Dave Burnham’s new book The Social Worker Speaks: A History of Social Workers Through the Twentieth Century has just been published. It charts the motivations, work activities and attitudes of social workers across the country from 1904 to 1989, and includes the words and thoughts of social workers themselves.
Below is an edited extract from the author’s introduction. You can read the introduction in full, and get further information about the book on our website.
This book is about social workers; the ordinary men and women across the twentieth century who toiled on society’s front line. The account describes their motivations, work practices and interventions, wherever possible in their own words, set against social and cultural developments, legislative changes and practice requirements. To allow the narrative to flow, the tale returns regularly to the social workers in one town.
This is no history of ‘Social Work’ the profession, it is about individual social workers. This is an unusual approach so I shall explain what I have done.
Most histories of social work are partial, concentrating on particular aspects of the profession, or on grand characters in social work, pioneers such as Octavia Hill or Eileen Younghusband. Other histories have a clear focus on a particular field of activity or organisation: hospital social work, psychiatric social work, the Children’s Society. Some histories of social work published towards the end of the twentieth century focus on various crises in social work, from the mid seventies onwards, when social work’s status and role was questioned from the left and its very purpose questioned from the right.
Read any of these histories and look for individual social workers and the reader will not find them – very few mention front line workers or discuss their day-to-day experience.
The partiality of such histories, histories without people, is akin to the way histories of the Great War were presented until Martin Middlebrook’s First Day on the Somme (1971) was published with its direct quotes from 500 ordinary soldiers involved. When Middlebrook submitted his manuscript Penguin asked Corelli Barnett to review it. A fine historian of the Great War in the traditional vein, Barnett commented that Seigfried Sassoon and Henry Williamson had already told the tale from the trenches so Middlebrook’s book was not necessary. But Sassoon and Williamson were both middle class, both writers, both educated and had been officers. Barnett just did not get it. Penguin published Middlebrook’s book and it has sold 40,000 copies (Middlebrook 2004). Subsequently, first class scholars like Lyn McDonald (The Roses of No Man’s Land, 1980; 1914, 1987) followed Middlebrook’s lead and now no account of the Great War would be considered complete without observations about and from men in the trenches.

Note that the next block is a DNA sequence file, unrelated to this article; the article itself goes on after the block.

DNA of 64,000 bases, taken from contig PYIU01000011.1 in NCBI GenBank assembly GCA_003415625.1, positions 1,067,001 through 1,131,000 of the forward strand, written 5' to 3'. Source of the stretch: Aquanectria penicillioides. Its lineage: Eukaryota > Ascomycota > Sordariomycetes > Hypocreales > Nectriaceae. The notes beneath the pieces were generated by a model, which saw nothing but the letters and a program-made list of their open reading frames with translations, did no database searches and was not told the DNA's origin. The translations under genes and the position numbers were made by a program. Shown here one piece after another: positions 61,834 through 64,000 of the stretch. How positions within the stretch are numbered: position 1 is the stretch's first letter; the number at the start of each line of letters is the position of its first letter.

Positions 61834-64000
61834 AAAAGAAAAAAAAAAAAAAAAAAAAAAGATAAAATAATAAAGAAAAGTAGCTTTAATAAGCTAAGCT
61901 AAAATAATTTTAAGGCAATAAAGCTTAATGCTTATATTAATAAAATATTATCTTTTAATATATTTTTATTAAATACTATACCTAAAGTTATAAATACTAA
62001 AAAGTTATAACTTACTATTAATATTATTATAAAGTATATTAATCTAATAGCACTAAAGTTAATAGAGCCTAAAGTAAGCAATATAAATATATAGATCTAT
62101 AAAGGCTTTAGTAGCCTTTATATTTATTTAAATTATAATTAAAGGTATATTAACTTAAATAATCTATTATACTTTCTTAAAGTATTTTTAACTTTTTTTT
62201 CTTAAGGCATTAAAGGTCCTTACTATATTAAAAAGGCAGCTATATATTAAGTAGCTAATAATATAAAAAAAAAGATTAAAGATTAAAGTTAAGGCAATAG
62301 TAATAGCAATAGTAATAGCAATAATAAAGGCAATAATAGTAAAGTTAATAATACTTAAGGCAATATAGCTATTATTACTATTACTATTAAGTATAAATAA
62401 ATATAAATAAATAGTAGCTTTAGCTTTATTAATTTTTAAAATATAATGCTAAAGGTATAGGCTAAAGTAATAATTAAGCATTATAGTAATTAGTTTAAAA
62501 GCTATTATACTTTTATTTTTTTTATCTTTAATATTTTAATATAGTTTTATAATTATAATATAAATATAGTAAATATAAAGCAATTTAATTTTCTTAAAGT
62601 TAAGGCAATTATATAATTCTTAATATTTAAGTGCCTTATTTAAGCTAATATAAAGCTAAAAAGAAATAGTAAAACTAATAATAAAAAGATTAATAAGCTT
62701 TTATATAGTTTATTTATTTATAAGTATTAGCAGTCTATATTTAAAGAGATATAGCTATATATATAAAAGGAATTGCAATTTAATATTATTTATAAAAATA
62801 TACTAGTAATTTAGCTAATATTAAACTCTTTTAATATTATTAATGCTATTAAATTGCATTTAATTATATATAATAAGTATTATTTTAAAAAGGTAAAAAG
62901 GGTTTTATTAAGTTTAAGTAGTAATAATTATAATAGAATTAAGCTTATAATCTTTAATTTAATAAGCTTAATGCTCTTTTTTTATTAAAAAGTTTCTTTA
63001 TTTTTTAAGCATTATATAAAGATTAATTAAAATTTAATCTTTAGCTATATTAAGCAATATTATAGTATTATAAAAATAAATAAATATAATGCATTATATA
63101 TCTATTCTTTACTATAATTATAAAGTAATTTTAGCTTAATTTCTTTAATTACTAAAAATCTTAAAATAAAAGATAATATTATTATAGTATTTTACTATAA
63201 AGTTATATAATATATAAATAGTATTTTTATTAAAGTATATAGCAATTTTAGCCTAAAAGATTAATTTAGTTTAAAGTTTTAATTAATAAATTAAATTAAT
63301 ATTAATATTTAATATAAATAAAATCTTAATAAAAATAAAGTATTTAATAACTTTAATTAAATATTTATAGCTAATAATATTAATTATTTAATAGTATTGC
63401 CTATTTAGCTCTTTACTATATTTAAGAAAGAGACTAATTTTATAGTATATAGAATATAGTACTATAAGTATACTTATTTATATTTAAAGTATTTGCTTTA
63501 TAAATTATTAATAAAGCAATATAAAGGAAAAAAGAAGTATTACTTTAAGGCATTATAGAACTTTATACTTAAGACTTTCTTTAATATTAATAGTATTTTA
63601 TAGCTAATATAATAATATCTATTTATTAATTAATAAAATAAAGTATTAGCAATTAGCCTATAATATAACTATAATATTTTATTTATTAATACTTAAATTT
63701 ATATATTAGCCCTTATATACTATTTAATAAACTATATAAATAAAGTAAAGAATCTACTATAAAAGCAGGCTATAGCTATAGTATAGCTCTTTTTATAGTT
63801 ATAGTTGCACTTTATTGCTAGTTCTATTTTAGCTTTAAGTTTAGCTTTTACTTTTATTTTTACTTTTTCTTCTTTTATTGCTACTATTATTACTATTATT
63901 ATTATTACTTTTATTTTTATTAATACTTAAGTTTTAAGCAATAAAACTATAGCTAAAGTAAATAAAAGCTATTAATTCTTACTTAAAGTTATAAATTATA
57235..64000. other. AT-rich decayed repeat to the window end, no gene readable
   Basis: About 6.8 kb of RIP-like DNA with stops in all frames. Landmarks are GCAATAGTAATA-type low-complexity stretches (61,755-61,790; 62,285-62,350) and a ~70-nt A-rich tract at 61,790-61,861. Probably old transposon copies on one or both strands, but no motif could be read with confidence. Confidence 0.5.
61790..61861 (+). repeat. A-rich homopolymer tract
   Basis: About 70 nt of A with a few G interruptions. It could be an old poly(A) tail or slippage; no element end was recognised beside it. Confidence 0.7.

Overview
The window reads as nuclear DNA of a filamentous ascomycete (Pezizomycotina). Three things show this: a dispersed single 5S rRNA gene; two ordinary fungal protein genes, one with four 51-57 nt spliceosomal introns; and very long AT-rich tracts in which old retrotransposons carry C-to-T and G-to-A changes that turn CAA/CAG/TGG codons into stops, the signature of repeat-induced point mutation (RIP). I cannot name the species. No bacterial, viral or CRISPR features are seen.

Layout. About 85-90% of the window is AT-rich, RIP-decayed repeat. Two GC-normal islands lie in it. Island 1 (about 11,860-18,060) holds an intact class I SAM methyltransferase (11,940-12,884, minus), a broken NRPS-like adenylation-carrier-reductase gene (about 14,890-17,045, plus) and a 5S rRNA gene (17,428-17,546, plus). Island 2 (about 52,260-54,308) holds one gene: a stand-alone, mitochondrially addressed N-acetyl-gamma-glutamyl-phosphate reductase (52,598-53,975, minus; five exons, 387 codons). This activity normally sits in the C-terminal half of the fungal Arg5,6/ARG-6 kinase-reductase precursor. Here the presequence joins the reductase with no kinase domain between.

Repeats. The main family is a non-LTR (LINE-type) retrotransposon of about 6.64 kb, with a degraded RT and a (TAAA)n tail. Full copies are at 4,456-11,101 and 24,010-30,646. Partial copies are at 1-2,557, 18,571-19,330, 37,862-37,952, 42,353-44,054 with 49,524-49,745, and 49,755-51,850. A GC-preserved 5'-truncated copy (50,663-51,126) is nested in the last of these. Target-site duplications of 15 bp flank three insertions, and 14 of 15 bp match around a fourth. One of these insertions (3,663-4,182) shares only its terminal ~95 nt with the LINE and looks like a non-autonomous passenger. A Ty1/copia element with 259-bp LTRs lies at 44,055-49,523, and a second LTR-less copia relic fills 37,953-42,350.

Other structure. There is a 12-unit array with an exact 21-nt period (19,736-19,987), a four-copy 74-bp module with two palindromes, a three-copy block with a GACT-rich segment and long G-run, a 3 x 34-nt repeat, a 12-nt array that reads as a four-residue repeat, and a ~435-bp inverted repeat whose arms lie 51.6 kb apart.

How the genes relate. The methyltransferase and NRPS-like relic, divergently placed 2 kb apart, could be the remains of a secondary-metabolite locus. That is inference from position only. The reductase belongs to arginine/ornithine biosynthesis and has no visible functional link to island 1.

This gap in the history of social work has broader connotations. Consider the idea of the social worker available to the general population. There are, I would contend, three broad public images.
There are those unfortunates caught up in child deaths or other failings: real people involved in thankfully short-lived media storms, but as silent and furtive on TV news bulletins as murder suspects as they scuttle into buildings holding enquiries. Then there are the fleeting, ill-drawn but invariably wooden figures who occasionally appear in TV soaps, interviewing the main characters who want to become foster parents, or whose dad can no longer cope. The third example is Clare in the Community.
Compare this stilted, demeaning set of images with the idea the general population has of teachers for instance or doctors, priests, nurses or police officers. Novels, radio and TV dramas offer us scores of examples – Jane Tennison, Gene Hunt, James Herriot and so on. These may be inaccurate or idealised, but they breathe; they live.
Anyone who has done the work understands that life as a social worker can be fascinating, scary and rewarding; offering horrendous insights into the way people suffer, granting flashes of achievement. But only social workers know this. Social workers have not told their stories.